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students in classroom of windows with mountains in the background view

Honors chemistry students at work in the lab.

Open Spaces

Text by Jennifer Sutton
Photos by Joanna Chattman

From the soaring expanse of the atrium lobby to the private study corners that overlook the hills, the Gilder Center is the place to be on campus these days. The new building, home to NMH’s math and science departments, was under construction from May 2020 to October 2021, and when the doors opened about seven months ago, students and faculty were awestruck. The feeling held. “It’s just exciting when you walk into this building,” Liam Lichocki ’23 said during his honors chemistry class in February.

Text: The Gilder Center is where students and faculty go to think big

Named after the late Richard “Dick” Gilder ’50, the new building provides a backdrop of environmental awareness throughout the classroom and common spaces, and supports student-teacher interactions with more hands-on, interdisciplinary tools and techniques. Sustainability Director and science teacher Becca Malloy calls it “a dynamic and immersive place to learn.” To students like Lulu Calame ’23, the Gilder Center’s minimalist beauty and light-filled spaces offer something else, too. “It’s hard to describe,” she says. “It just feels like we can breathe here.”


Walk in the front door and sense the possibilities. The atmosphere is open, inviting discussion and collaboration. “It’s nice to see kids want to hang out in this space,” says science teacher Jolene Schuster. “In Cutler Science Center, there was no place to sit and be together as a group outside of class, and it was kind of cold and dingy. But students are in this building every chance they can get.”




Beginning physics students explore the concept of potential and kinetic energy by measuring the speed of a pendulum at different points. “We find out the difference between the two energies to better understand how they work with each other,” one student said. 


Ninth graders take a test together that they took individually the previous week. “It’s a little chaotic, but helpful,” says Phoebe Garrett ’25 (center). “When we have different ideas about what the answer is, we work together to find something that makes sense to everyone.” 


Eliot Vaughey 22 (left) and Laure Mandiamy 22 work on calculus problems in one of Gilder’s more intimate conference rooms. Because so much of NMH’s curriculum emphasizes collaboration and interpersonal skills, breaking out into smaller groups is crucial.



During an evening Science Club session, students dive into biotechnology, working with bacteria extracted from jellyfish plasma to see if they survive under certain conditions, and getting familiar with equipment and practices they’ll encounter in college science courses. “We get to try our hands on things most high school students don’t get to do,” says Bryan Ho ’22 (right).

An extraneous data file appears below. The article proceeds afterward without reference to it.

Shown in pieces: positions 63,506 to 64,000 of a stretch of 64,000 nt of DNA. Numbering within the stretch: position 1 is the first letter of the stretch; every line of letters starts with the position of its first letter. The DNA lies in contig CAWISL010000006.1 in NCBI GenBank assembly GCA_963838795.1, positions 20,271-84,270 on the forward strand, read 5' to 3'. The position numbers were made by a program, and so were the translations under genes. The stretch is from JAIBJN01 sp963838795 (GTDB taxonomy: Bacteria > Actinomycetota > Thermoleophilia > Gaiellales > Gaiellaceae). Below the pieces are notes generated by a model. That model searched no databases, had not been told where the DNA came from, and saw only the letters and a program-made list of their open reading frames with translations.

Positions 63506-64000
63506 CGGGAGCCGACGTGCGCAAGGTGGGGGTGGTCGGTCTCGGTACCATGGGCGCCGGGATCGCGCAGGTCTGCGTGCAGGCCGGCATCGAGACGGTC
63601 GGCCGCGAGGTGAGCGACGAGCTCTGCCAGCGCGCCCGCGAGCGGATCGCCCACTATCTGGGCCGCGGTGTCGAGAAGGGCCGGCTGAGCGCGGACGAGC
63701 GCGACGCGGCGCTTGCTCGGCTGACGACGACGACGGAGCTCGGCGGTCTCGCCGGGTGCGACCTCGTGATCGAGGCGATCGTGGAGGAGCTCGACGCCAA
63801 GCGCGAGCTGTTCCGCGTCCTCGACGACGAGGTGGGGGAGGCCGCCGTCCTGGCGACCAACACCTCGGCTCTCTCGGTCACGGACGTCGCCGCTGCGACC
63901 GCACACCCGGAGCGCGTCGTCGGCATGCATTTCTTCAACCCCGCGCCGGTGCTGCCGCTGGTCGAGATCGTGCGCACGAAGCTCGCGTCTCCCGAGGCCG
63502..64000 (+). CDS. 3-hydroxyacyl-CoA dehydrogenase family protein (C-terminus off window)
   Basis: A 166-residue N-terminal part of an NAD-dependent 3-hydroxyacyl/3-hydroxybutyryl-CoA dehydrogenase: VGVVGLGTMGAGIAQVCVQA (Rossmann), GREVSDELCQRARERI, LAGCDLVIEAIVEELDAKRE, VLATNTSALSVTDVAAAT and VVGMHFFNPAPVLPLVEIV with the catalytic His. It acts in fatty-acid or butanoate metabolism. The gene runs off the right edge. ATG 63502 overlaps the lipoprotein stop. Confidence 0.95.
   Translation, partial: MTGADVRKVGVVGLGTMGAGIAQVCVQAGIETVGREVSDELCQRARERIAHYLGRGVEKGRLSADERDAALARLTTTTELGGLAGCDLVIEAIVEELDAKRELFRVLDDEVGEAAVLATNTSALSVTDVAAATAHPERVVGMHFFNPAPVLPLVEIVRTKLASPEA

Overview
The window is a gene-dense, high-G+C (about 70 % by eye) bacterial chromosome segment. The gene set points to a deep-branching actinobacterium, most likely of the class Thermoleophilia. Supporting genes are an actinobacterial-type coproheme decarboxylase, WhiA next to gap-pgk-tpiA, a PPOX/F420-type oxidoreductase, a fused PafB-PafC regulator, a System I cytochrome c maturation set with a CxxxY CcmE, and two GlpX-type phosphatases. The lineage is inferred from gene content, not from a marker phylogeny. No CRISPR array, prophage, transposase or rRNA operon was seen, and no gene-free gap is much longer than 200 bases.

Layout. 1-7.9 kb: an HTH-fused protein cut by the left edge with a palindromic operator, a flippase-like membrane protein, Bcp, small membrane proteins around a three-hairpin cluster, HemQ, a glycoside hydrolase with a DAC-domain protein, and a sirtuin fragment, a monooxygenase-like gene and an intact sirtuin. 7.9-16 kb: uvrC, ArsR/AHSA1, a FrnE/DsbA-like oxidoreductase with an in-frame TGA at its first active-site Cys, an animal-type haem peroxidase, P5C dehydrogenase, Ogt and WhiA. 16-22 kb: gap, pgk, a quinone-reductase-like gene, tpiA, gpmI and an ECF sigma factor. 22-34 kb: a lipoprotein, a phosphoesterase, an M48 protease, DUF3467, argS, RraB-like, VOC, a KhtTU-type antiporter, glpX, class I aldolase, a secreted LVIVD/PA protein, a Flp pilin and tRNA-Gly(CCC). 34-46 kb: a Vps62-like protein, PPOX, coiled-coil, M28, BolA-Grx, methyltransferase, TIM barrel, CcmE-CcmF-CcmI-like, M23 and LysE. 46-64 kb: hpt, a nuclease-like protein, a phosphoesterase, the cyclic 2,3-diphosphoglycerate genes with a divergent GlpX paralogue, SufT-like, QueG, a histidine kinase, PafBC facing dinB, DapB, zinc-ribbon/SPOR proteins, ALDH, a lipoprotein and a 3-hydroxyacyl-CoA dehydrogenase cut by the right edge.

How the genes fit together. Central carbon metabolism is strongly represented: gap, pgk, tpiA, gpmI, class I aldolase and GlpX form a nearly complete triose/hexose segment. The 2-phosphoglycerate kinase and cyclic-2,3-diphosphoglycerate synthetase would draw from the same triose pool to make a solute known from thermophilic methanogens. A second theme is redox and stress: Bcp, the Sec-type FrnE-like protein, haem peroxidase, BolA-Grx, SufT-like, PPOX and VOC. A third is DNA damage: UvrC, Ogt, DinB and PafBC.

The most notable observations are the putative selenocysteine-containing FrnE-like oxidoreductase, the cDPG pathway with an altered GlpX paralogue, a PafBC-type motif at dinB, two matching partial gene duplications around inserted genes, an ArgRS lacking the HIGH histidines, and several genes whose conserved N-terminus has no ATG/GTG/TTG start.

In an Advanced Physics class, Otto Luessenhop ’22 measures how much energy is needed for a spring to launch a small ball in the air. The Gilder Center provides more spaces for students to focus on lab techniques, problem-solving practices, and projects.



Ella Gazo ’22 (left) and Brynn Charron ’22 dig into an augmented-reality sandbox — essentially a color-gradient topographic map that can be manipulated with the movement or touch of their hands. By forming mountains, valleys, river deltas, and flood plains, students can learn about geography, hydrology, erosion, and conservation. 

400+ The number of writable whiteboard surfaces



Gilder’s desk surfaces, along with many of the walls, are made of whiteboard material, so students like Ruyan Li ’23 (with Michael Liu ’22) have the freedom and flexibility to try out ideas before committing them to paper or a computer screen. More space to write leads to clearer thinking, and it saves paper, too.



Honors Chemistry students Lulu Calame ’23 and Alex Clayton ’23 look at “periodic trends” — patterns in the size and electronic properties of different elements in the periodic table — by observing how the elements react when combined with hydrochloric acid. 



Math teacher Mark Yates confers with Advanced Calculus students as they learn to integrate and differentiate the slope of a curve and the area under a curve. Collaborating at the whiteboard — talking through problems and assignments — helps students process and retain what they learn. 



Science teacher Skylar McAlpin pulls a display poster off a new large-format printer. Her Honors Biology students conducted research in the NMH forest and designed posters to help present their findings, much like they would at an academic conference. The new printer provides a sophisticated way for students to share what they’re discovering and hone their visual communication skills. 



Members of NMH’s award-winning Debate Society gather weekly in the Gilder Center, preparing for tournaments and practicing their quick-thinking and rebuttal skills. 



Students design, tinker, code, and build in the Guild Fabrication Lab (named after Peter ’64 and Ann Guild). Whether they’re working with robots or 3D-printed racecars, students discuss ideas, research ways to bring those ideas to life, assemble equipment to test prototypes, and gain knowledge by making and doing. Top photo: Lydia Hong ’23 (left) and Tiana Johnson ’22. Bottom photo: Satvik Mathur ’24 (in checked shirt) and Grady Miller-Foulk ’24.